Middle East respiratory syndrome coronavirus (MERS-CoV) causes severe cases of human respiratory disease. The current outbreak of infection with this virus in South Korea, which began on May 20, 2015, has infected 186 patients and caused 36 deaths within 2 months. In this study, to investigate the viral pathogen causing acute respiratory infections, multiplex/RT-PCR was performed on were obtained from nucleic acid of the Middle East Respiratory Syndrome-negative subjects. Viruses and atypical bacteria were detected in 39 of 337 (11.6%). Frequent viruses were human rhinovirus (n=11, 3.3%), human metapneumovirus (n=9, 2.7%), parainfluenza (n=9, 2.7%) and adenovirus (n=4, 1.2%). Mycoplasma pneumonia (M. pneumonia) was detected in 1.8 % (n=6). Out of 9 human metapneumovirus (hMPV) positive samples, 6 samples were successfully sequenced using F gene. And M. pneumoniae was sequencing of a repetitive region of the P1 gene. Phylogenetic analysis revealed that hMPV clustered into A2b lineage (n=4), B2 lineage (n=2) and M. pneumoniae clustered into two genotypes: Type 1 (n=4), Type 2a (n=2).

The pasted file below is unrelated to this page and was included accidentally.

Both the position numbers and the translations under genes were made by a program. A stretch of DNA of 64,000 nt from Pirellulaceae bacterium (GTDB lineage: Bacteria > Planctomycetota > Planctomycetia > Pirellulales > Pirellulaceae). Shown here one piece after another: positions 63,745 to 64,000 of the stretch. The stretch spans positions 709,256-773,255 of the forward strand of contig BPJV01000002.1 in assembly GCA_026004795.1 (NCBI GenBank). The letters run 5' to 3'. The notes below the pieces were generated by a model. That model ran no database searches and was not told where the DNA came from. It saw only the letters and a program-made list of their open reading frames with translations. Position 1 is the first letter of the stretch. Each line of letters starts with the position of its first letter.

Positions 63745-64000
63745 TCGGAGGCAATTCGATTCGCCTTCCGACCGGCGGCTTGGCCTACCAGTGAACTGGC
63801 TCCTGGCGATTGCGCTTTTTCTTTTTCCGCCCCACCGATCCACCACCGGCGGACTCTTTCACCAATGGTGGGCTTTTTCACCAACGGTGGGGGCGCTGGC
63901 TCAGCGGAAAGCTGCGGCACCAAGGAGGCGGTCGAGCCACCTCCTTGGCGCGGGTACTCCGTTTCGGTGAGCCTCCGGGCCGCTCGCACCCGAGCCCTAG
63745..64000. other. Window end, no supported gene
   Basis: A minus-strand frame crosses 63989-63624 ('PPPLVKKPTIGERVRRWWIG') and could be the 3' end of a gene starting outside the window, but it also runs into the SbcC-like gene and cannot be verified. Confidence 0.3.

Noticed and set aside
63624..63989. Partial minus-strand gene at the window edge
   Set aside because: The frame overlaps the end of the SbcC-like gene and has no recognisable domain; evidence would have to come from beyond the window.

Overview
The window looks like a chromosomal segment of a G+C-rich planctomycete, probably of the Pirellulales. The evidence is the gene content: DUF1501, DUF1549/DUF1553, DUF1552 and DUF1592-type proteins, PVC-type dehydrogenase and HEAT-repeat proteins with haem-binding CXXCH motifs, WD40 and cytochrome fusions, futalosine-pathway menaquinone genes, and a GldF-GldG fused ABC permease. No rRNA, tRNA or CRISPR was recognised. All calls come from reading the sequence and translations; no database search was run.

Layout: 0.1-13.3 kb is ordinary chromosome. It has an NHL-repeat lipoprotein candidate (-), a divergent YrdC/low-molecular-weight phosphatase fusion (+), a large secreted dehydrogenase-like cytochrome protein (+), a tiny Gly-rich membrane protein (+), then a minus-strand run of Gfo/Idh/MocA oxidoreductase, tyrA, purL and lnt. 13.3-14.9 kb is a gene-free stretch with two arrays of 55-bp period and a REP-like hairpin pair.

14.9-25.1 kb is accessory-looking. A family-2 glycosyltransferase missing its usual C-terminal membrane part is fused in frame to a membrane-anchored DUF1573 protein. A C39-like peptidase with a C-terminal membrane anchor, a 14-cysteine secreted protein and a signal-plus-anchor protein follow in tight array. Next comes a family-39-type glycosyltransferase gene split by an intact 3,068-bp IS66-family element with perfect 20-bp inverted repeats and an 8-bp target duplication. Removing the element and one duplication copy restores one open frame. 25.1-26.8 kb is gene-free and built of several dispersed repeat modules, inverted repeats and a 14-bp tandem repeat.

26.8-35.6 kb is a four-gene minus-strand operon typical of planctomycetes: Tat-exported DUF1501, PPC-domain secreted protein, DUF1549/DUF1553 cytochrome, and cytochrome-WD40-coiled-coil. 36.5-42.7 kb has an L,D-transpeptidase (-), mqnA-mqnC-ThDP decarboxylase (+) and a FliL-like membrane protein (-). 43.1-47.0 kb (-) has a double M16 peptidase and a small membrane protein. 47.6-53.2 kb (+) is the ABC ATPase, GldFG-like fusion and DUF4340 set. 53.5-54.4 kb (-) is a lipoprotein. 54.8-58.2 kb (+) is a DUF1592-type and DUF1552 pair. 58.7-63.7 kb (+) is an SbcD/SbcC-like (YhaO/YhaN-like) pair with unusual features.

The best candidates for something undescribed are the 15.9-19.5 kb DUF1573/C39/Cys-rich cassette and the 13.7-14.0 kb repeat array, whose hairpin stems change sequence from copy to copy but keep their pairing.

Subject(s)
Adenoviridae , Bacteria , Genotype , Humans , Korea , Metapneumovirus , Middle East Respiratory Syndrome Coronavirus , Middle East , Paramyxoviridae Infections , Pneumonia , Pneumonia, Mycoplasma , Repetitive Sequences, Nucleic Acid , Respiratory Tract Infections , Rhinovirus
19.
Article in Korean | WPRIM | ID: wpr-50223

ABSTRACT